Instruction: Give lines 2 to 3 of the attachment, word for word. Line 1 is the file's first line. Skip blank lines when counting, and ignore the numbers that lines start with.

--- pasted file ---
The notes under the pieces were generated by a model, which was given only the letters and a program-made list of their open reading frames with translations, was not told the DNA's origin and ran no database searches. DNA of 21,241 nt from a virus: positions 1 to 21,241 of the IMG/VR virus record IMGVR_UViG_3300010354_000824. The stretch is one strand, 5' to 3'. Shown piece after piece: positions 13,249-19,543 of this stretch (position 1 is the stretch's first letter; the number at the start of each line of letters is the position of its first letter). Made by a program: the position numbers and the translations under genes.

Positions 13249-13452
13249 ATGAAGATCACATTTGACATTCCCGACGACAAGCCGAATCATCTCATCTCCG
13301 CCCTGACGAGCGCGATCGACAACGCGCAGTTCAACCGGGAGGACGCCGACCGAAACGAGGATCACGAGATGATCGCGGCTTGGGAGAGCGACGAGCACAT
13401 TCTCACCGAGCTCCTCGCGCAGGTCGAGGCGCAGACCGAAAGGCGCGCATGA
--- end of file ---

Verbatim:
Positions 13249-13452
13249 ATGAAGATCACATTTGACATTCCCGACGACAAGCCGAATCATCTCATCTCCG